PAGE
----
Common Physical Therapy interventions in the treatment of medial malleolus bursitis include:

  • Manual Therapeutic Technique (MTT): hands on care including soft tissue massage, stretching and joint mobilization by a physical therapist to regain mobility and range of motion of the ankle. Use of mobilization techniques also help to modulate pain.
  • Therapeutic Exercises (TE) including stretching and strengthening exercises to regain range of motion and strengthen muscles of the ankle to support, stabilize, and decrease the stresses place on the bursa of the medial malleolus and tendons of the ankle joint.
  • Neuromuscular Reeducation (NMR) to restore stability, retrain the lower extremity and improve movement techniques and mechanics (for example, running, or jumping) of the involved lower extremity to reduce stress on the bursa of the medial malleolus and tendons in daily activities.
  • Modalities including the use of ultrasound, electrical stimulation, ice, cold laser and others to decrease pain and inflammation of the bursa of the medial malleolus.
  • Home program including strengthening, stretching and stabilization exercises and instructions to help the person perform daily tasks and advance to the next functional level.

Prognosis

In general, patients respond well to conservative treatment of ankle bursitis. It is important that once the pain and inflammation is reduced and motion and strength are restored that the patient gradually returns back to full activities. Instruction in daily activities or sport performance is helpful to reduce the chance of a reoccurrence of the bursitis. In most cases full return to activity will take from 2-6 weeks depending on the severity of the condition. As a preventive measure individuals should:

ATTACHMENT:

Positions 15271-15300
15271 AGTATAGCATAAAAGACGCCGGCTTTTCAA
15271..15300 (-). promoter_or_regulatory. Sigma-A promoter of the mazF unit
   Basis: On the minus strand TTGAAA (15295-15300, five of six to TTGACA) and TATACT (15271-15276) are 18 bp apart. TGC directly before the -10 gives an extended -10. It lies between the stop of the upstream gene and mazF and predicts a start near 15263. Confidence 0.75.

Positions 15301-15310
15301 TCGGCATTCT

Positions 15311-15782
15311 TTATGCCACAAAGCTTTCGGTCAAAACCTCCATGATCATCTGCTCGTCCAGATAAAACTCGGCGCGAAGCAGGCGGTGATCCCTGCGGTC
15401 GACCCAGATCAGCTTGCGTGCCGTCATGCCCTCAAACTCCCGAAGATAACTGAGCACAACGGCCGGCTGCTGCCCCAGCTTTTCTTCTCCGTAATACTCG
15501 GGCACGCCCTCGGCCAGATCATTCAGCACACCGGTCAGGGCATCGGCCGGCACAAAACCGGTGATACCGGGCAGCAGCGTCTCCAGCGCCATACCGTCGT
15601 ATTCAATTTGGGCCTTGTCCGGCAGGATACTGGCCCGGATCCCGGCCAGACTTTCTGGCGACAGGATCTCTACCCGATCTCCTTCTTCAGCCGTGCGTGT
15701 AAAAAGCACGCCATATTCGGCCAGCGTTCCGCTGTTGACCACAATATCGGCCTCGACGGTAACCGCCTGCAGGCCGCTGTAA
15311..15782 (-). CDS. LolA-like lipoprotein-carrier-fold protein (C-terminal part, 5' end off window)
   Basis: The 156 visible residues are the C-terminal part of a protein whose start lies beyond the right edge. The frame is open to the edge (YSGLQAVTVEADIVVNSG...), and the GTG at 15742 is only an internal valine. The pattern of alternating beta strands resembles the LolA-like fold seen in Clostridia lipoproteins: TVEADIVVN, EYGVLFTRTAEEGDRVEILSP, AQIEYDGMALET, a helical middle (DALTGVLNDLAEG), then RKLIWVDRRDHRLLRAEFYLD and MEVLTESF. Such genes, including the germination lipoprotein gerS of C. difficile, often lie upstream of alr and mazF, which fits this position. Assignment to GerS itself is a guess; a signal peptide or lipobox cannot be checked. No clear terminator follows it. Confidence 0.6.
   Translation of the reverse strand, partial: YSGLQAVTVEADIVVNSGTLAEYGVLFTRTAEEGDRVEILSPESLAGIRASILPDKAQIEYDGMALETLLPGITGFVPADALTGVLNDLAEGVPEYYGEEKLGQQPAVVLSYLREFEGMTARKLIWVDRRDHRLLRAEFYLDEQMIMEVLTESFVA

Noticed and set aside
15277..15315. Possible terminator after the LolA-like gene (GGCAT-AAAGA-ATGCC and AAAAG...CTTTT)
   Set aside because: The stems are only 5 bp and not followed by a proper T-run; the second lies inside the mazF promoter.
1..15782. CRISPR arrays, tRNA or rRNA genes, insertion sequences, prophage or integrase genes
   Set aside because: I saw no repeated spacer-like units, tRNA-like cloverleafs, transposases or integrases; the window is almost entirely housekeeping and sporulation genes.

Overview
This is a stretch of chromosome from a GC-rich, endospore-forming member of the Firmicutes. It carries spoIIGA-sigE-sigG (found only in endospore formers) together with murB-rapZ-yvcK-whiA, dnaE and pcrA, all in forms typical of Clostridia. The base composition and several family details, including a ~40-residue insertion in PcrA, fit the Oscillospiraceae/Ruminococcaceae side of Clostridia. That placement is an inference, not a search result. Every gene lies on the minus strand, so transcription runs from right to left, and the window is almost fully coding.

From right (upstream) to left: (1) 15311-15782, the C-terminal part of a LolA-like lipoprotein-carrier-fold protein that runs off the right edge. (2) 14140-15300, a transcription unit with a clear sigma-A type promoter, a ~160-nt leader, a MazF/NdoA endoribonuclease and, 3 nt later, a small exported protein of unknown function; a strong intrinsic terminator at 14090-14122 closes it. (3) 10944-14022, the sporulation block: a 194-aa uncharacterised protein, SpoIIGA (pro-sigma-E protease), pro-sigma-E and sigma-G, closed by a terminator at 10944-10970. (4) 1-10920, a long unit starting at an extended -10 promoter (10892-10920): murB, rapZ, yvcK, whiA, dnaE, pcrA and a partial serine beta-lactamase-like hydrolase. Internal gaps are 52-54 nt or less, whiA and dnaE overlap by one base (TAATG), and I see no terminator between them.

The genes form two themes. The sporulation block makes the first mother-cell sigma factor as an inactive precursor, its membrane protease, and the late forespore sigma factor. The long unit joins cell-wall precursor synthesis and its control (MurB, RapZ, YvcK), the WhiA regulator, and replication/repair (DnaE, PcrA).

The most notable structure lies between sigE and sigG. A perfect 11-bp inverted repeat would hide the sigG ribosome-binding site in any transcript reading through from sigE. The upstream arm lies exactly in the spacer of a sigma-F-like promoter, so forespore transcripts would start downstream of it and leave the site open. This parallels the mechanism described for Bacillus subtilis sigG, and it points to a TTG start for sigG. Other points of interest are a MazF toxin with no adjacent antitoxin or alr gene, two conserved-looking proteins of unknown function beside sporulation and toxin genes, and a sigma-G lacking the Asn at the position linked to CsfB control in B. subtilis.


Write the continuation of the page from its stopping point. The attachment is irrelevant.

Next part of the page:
• Make modifications in work or daily activities and avoid positions that stress the bursa of the medial malleolus or wearing protective equipment to avoid prolonged pressure or unexpected blows on the bursa of the medial malleolus.
  • Maintain strength and flexibility to reduce stress on the bursa of the medial malleolus and tendons of the ankle.
  • Avoid highly repetitive activities whenever possible.

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The Bridgewater Location is excellent! Every single staff person is on point. From day one when I called to schedule my first appointment and throughout my treatment staff were helpful, professional, and overall a caring and compassionate team. Their professionalism and caring was evident not only in my treatment, also in the treatment of other patients. Being in a room with multiple treatment stations you cannot help but notice the care received by other patients. My ankle is 100% better and if I ever need PT again I would not hesitate to return. I was always a part of the therapy process, if I had questions they were answered. If I wanted to improve my ankle health at home I was provided clear instructions for exercises. Staff were skilled and knowledgeable. I highly recommend this location to family and friends.